Deprivation, disease, death: Yemen on brink of 'total collapse'
Civil war is causing Yemen to spiral toward total collapse with the threat of famine increasing and over 55,000 suspected cholera cases since late April, the UN humanitarian chief warned on Tuesday.
"Yemen now has the ignominy of being the world's largest food security crisis," Stephen O'Brien told the UN Security Council.
More than 17 million people desperately need food, including 6.8 million who are "one step away from famine," he said.
"The people of Yemen are being subjected to deprivation, disease and death as the world watches," O'Brien warned.
The UN chief has called for urgent action "to stem the suffering" in the Arab world's poorest nation, stressing that if there was no conflict "there would be no descent into famine, misery, disease and death."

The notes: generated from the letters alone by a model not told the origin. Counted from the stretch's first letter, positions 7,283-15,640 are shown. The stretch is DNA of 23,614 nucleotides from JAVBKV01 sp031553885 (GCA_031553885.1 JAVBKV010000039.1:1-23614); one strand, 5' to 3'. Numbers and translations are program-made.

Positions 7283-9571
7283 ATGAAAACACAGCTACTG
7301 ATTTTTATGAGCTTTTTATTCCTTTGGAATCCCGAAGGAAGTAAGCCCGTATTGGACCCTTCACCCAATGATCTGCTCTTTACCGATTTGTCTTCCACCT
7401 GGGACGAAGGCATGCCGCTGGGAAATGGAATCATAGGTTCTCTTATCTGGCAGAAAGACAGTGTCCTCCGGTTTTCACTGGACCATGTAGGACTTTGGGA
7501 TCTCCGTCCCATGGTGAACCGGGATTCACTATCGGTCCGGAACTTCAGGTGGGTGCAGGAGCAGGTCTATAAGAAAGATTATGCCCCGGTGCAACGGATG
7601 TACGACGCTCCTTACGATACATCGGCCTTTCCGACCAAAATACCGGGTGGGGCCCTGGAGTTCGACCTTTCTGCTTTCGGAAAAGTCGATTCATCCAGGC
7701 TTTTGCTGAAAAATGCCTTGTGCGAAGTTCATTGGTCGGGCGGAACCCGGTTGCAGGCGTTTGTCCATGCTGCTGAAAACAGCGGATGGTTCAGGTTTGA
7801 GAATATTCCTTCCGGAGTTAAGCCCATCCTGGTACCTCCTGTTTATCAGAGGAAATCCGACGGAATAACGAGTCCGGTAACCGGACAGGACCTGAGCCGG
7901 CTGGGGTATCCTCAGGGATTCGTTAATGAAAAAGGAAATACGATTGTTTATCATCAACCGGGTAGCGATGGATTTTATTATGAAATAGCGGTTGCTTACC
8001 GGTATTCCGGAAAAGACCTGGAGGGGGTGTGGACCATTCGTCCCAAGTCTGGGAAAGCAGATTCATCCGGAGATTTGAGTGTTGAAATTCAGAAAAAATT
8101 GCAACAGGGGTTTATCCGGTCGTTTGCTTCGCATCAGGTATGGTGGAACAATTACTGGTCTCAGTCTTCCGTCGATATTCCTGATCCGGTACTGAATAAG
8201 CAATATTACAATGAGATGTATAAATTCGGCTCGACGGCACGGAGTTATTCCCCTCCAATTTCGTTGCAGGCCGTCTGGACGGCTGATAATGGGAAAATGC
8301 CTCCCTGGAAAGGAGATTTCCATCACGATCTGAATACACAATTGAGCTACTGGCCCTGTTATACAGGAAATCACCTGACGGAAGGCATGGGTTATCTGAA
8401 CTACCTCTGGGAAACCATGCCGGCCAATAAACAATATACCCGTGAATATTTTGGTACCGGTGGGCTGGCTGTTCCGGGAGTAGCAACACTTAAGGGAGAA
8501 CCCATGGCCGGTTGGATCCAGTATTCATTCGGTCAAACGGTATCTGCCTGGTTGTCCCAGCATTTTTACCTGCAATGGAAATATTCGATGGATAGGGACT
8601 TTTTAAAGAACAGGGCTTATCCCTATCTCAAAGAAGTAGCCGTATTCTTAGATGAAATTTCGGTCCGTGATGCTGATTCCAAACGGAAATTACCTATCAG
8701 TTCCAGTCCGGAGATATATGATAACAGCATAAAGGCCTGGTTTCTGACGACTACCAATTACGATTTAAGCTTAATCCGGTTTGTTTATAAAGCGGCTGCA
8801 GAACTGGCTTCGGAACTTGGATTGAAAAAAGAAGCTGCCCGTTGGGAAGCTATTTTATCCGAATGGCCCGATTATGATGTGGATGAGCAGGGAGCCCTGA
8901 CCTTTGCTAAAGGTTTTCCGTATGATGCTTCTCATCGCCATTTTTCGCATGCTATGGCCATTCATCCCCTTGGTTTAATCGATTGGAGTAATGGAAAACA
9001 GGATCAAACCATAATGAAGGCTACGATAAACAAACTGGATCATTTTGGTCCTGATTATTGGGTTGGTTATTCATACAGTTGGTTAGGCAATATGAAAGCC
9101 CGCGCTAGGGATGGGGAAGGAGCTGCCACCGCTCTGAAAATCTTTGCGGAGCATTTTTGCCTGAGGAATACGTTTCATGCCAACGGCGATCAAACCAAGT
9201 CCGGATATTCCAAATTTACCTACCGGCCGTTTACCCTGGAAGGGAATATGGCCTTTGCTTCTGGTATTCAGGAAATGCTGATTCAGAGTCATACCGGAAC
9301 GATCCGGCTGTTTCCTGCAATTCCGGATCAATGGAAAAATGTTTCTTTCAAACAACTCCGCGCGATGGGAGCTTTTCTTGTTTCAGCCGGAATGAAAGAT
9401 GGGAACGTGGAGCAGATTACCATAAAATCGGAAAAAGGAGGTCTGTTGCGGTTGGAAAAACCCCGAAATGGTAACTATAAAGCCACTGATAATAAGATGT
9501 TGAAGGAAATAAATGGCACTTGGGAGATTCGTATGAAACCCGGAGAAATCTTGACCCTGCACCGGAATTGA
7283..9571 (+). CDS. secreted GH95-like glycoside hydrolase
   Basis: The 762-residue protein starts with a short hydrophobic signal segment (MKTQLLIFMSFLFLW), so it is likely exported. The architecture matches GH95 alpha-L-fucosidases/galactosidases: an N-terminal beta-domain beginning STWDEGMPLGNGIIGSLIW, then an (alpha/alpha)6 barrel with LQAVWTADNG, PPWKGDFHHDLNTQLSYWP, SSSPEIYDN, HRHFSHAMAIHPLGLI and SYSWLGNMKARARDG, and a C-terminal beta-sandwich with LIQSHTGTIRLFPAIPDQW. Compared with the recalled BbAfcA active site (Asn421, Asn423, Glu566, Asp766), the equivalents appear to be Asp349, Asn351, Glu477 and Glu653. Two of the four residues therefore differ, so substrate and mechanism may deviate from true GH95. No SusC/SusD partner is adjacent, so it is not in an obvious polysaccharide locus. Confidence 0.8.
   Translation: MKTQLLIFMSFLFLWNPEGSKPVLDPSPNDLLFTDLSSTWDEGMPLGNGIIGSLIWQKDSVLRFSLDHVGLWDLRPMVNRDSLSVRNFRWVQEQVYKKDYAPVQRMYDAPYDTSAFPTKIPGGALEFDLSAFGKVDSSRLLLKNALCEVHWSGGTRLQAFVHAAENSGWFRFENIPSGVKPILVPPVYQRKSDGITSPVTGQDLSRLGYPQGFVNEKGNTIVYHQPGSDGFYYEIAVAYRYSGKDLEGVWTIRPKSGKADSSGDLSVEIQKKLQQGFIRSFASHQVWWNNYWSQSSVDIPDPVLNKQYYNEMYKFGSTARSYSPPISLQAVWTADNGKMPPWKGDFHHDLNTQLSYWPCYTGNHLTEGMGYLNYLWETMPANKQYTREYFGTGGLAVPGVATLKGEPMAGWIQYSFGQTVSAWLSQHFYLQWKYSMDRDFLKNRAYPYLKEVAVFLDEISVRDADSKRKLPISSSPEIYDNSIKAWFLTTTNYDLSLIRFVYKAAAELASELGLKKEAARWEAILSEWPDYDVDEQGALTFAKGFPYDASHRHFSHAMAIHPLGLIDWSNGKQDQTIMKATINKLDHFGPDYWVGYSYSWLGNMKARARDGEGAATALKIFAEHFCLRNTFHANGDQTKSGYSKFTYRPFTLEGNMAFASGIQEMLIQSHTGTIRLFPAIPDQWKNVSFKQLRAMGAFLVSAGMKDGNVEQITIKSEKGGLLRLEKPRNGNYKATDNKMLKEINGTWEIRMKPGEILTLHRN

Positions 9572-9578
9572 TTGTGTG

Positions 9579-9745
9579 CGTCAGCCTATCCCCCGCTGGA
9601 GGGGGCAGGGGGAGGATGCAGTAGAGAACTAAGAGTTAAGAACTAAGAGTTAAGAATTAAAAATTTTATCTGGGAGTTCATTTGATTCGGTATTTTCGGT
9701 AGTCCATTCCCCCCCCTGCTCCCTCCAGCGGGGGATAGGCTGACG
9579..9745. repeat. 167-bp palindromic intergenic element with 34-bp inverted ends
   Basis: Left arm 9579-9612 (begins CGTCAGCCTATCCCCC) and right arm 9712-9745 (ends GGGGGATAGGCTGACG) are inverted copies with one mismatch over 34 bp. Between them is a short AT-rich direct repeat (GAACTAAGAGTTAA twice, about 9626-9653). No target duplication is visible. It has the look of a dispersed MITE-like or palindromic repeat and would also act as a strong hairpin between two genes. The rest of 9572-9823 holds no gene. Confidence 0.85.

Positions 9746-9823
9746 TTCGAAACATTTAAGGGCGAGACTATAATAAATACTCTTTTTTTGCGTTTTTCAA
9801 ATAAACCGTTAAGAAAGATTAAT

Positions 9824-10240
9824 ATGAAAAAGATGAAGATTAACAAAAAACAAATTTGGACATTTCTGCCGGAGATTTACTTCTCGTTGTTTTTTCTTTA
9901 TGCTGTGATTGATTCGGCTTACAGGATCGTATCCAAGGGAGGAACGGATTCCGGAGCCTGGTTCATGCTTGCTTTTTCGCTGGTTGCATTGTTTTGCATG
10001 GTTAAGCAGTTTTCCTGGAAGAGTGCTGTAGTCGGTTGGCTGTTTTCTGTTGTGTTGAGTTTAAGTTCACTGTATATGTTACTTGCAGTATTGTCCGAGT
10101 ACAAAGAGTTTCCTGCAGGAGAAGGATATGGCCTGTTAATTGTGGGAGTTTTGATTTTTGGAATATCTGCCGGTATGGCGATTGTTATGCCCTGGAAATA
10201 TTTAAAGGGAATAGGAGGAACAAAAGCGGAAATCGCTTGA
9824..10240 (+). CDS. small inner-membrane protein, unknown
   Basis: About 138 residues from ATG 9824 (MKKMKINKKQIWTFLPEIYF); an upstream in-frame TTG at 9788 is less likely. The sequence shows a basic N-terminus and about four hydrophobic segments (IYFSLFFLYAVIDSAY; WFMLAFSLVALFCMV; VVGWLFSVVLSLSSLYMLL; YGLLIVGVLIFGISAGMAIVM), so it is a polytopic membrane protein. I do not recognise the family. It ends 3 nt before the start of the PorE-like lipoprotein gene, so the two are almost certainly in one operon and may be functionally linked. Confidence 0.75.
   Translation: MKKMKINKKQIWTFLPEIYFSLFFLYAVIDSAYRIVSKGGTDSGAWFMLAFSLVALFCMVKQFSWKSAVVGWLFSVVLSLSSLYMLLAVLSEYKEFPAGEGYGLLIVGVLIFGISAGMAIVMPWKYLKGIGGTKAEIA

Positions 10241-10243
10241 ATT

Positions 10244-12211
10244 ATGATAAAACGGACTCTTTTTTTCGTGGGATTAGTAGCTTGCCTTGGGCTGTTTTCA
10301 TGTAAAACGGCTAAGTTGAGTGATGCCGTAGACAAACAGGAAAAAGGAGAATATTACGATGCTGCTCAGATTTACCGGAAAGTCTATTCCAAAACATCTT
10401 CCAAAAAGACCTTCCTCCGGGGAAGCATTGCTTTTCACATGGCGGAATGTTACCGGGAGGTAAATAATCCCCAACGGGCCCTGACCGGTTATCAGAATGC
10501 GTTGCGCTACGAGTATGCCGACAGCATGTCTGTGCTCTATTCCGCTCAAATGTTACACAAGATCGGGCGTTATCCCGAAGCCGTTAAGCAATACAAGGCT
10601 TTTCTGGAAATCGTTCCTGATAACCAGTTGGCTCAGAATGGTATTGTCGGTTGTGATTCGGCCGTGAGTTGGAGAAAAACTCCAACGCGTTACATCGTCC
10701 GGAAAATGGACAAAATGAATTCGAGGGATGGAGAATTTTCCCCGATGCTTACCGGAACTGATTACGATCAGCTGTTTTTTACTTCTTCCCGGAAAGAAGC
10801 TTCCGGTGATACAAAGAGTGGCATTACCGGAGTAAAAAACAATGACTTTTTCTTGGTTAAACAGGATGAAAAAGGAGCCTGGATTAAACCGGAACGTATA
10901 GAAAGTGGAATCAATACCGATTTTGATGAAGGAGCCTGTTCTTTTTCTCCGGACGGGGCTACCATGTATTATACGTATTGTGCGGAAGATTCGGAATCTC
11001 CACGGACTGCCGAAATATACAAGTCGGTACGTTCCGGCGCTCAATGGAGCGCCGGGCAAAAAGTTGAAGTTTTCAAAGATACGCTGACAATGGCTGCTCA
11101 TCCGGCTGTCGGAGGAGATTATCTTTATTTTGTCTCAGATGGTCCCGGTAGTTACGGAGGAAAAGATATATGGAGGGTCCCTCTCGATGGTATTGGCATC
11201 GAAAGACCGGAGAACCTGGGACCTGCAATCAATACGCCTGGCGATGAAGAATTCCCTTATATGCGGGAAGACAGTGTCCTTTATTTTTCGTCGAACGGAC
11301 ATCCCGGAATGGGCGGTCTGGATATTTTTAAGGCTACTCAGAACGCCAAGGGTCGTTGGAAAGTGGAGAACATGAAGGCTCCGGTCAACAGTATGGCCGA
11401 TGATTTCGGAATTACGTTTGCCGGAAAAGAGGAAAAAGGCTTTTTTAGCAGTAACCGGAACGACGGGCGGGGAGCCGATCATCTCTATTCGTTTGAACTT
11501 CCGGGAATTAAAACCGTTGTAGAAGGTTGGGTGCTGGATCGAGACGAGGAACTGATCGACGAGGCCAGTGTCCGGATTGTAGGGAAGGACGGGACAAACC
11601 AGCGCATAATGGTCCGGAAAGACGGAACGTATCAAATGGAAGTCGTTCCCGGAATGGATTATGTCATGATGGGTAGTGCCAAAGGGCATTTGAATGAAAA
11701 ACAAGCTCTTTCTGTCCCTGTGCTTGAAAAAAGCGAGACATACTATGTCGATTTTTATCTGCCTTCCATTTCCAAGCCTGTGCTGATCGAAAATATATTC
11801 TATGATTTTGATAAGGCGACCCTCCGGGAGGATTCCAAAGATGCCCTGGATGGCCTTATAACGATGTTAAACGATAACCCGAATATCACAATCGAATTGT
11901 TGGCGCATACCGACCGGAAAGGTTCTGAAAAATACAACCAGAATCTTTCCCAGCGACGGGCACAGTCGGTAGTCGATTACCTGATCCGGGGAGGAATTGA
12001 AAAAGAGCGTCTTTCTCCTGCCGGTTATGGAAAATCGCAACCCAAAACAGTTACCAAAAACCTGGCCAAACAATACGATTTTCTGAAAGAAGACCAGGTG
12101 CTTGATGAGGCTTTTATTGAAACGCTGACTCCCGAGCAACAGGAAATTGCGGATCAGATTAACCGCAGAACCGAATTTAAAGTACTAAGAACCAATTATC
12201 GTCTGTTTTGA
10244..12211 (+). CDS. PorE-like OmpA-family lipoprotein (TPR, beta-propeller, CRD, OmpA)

This comes after the World Health Organisation announced that nearly 500 have died as a result of the cholera outbreak.
Meanwhile, the UN envoy for Yemen, Ismail Ould Cheikh Ahmed, told the council that serious negotiations on the first steps to a cessation of hostilities have been slow and the key parties are reluctant to even discuss the concessions needed for peace.
"I will not hide that we are not close to a comprehensive agreement," he said.
Yemen has been engulfed in civil war since September 2014 when Houthi rebels swept into the capital of Sanaa and overthrew President Abed Rabbo Mansour Hadi's internationally recognised government.
In March 2015, a Saudi-led coalition, backed by the United States, began a campaign against Houthi forces allied with ousted President Ali Abdullah Saleh in support of Hadi's government. Since then, the Iranian-backed Houthis have been dislodged from most of the south, but remain in control of Sanaa and much of the north.